Black Sabbath Not Like Black Mountain!!!

After listening to Black Mountain for a few weeks, I remarked at their interesting departure from the usual indie rock template, stumbling into touches of late 60’s and 70’s guitar, aesthetics and psychedelics. Cool, I said, a band who has used pieces of the old to put a skew on artistic space they inhabit, namely hi-minded indie rock.But this is where I have a problem. For a band who seems to be named after a Led Zeppelin song, (or a combination of Black Sabbath and Mountain (the bluesy hard rock band that does “Mississippi Queen” among other great songs), why in the world would anyone conflate them with Black Sabbath? Really! Here’s some of the blogger quotes I have read: “Like Sabbath swallowed all the stars in the sky, BLACK MOUNTAIN is power packed space rock,” “Don’t Run Our Hearts Around,” from their eponymous 2005 debut, was a pummeling Sabbath-style riff fest,” and so forth. I found one blogger defaming the connection between Sabbath and Mountain, but I can’t find him now. Anyway, I think there’s a number of reasons why the statements above are misleading, and to prove why I must first define what Black Mountain is, so that we can see what they aren’t. So here goes.

To begin with their content comes nowhere near that of Black Sabbath; I am talking about style, tone, intent. They are not macabre. A few songs intimate at witches with a tongue firmly in cheek (Stormy High), or at some existential fear of the dark, or just taking a stroll in the dark (Night Walks). They do not sing about the apocalypse, and I am talking about the Christian one. If someone has another reading of this, please inform me. They do not create a texture of fear, misapprehension, sociological alienation, or political impotence. Instead, Black Mountain seem more apt being played at a High School barbecue chaperoned by aging parents just now appreciating their kid’s music, the music vaguely inciting the foggies to feebly reminisce about what “hard rock” sounded like.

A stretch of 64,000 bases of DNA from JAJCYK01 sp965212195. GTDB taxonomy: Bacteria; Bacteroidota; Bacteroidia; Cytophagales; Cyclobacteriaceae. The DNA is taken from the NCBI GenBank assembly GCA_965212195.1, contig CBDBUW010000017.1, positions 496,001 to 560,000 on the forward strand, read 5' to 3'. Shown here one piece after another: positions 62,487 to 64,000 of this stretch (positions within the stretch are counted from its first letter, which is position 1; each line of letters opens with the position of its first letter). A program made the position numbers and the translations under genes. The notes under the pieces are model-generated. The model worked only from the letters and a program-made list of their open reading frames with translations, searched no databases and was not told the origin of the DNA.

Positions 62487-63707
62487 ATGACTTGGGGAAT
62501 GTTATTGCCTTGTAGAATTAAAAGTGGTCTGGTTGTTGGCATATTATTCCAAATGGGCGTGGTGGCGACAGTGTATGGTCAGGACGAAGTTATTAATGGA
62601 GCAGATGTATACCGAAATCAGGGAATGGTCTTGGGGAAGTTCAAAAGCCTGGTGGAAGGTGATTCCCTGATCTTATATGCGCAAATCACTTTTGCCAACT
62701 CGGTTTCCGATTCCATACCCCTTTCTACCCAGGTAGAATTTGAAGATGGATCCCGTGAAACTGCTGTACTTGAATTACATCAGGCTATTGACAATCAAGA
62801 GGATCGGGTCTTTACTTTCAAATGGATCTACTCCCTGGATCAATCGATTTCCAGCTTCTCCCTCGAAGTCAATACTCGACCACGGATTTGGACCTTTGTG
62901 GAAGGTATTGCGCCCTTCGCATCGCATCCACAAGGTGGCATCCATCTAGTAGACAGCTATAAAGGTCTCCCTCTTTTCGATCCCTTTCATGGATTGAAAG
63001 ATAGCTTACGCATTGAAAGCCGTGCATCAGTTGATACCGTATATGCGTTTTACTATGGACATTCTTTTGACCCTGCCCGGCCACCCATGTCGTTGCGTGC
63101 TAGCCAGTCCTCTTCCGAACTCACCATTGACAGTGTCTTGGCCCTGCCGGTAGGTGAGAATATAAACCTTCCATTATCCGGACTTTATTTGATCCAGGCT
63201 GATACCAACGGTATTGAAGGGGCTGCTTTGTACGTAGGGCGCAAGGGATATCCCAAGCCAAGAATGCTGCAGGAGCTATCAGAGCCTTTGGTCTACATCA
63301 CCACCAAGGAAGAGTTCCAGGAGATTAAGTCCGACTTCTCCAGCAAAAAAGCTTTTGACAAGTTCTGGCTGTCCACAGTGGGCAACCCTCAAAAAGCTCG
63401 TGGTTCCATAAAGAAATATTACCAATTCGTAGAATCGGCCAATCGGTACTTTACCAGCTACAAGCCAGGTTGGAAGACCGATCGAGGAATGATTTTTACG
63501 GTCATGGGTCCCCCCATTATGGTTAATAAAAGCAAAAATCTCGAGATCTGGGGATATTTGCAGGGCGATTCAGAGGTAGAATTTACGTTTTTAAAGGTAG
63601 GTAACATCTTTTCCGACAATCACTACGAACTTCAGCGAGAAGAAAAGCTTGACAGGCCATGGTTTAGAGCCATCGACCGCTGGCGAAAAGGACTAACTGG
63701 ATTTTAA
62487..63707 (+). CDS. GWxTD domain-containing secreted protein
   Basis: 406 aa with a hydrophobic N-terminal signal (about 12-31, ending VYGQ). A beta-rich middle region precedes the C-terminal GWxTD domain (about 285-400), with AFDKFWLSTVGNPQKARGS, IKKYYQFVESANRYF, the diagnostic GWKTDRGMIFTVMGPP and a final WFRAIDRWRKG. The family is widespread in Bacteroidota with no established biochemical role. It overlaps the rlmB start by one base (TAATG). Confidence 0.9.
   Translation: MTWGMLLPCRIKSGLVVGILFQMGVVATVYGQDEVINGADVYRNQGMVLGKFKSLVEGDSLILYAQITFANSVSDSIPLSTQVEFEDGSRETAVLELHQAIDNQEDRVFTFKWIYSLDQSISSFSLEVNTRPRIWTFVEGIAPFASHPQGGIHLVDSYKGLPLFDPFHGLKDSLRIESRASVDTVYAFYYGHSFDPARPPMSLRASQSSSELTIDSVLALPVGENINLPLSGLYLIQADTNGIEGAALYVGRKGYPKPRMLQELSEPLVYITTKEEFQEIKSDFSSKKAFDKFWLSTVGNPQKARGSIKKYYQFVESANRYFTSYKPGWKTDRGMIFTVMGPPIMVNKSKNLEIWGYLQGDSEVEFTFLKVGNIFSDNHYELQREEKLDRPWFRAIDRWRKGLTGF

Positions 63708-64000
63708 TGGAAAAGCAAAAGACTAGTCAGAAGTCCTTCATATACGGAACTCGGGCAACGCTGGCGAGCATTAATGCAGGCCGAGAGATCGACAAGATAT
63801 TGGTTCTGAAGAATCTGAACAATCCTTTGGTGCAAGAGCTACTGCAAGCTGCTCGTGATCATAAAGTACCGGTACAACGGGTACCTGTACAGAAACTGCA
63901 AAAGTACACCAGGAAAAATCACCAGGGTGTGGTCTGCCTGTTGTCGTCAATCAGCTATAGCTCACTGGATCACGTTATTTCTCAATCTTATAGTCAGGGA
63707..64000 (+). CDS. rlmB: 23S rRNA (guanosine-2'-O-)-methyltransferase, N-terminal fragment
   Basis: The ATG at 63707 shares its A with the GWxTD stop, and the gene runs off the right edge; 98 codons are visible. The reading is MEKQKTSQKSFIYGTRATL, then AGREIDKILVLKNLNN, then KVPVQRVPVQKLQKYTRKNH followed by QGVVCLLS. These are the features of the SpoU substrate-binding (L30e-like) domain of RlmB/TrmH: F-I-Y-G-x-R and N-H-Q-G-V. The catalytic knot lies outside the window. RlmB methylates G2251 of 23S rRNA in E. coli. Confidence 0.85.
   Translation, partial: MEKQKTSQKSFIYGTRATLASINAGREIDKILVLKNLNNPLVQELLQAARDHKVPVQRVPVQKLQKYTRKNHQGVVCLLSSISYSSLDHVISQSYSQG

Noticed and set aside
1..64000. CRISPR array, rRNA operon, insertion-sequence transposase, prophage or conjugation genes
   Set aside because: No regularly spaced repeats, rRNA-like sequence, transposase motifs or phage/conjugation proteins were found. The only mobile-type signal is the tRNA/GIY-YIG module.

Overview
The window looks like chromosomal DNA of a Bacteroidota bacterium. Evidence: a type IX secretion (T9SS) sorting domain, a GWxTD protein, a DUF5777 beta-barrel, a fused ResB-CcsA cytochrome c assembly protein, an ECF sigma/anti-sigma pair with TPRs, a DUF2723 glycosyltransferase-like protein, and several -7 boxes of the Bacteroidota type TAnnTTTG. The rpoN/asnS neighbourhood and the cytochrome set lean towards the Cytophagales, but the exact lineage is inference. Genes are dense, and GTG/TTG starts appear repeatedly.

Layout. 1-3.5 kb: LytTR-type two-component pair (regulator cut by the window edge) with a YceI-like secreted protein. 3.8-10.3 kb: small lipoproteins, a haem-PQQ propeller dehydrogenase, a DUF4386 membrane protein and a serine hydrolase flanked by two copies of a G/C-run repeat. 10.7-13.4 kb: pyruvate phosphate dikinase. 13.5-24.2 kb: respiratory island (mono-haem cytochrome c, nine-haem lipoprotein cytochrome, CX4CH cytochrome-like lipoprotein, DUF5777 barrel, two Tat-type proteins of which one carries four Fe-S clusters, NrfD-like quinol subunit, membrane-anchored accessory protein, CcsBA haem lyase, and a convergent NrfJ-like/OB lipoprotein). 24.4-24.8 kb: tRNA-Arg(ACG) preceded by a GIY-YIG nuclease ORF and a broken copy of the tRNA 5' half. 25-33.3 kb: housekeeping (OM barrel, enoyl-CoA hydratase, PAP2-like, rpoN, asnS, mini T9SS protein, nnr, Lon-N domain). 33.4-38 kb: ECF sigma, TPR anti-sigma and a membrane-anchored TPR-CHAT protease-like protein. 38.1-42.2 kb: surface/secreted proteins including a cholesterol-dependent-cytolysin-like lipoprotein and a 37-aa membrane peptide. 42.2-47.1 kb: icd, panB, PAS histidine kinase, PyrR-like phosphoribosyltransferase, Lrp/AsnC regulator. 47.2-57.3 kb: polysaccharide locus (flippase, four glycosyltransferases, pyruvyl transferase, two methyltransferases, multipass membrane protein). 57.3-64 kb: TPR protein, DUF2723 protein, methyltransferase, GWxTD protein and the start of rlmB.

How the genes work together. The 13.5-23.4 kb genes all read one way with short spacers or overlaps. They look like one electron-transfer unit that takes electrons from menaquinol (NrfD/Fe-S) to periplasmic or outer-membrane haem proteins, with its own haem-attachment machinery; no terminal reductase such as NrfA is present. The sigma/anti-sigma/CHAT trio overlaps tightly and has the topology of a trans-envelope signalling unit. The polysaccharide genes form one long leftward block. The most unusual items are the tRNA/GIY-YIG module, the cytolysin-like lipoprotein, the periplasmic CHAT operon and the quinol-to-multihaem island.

What’s worse, I get the distinct impression that Black Mountain try to emulate Sabbath. In their song “Druganaut,” a play on Sabbaths’ epically cathartic, bouncing and turbulent “Supernaut,” we get an echo of a song already done by California first-wave doomsters Sleep, spelled slightly differently. Sleep’s song has the propensity to induce you to spark up a fat joint and sit back and enjoy the rumble. “Druganaut” is stolidly slow, boozey, and a third (protracted) attempt at adding to a mighty Sabbath song. “Druganaut” is way too limp to grab any attention; although it might excite those who have never heard Sabbath in the first place.

So let’s talk about the music part itself. Again, to me Black Mountain sound like a copy of a copy of a copy of a soupy mix of Led Zeppelin, Blue Oyster Cult, Queens of the Stone Age, Grizzly Bear, and Modest Mouse. Yeah, seriously. At no point do I ever think of Black Sabbath because Sabbath uses a number of consistent elements that Black Mountain does not. They have riff driven songs, using an often heavier, lower end blues riff, that is almost always bisected by a solo by Mr. Iommi. I can describe Black Mountain as being bouncy, bright at times and diffuse at others, but never rifftastic, heavy, dark, menacing, mournful or angry, like Black Sabbath are in almost every one of their songs.

Taking the next step to this position, I think that the disproportionate blogger response to Black Mountain having their roots based in Black Sabbath or that they sound like Black Sabbath is a misconception of Black Sabbath itself and points an accusing finger at the movement called indie rock. Indie rock is good and all. I have quite a few indie rock CD’s that I listen to, but one cannot base ones conception of the epistemology of music, and in this case, heavy music, through the lens and development of indie rock. If anything, conflating the two bands is a sign of the closed view on which the supposedly high minded and eclectic indie scene kids pride themselves. Although, I think the real reason I couldn’t find any outrage of this conflation is because no metal fans are listening to Black Mountain, so none of what I am saying matters anyway.

Long live the music of Black Sabbath!

This entry was posted in Alt Rock/Indie, Commentary, Essay.

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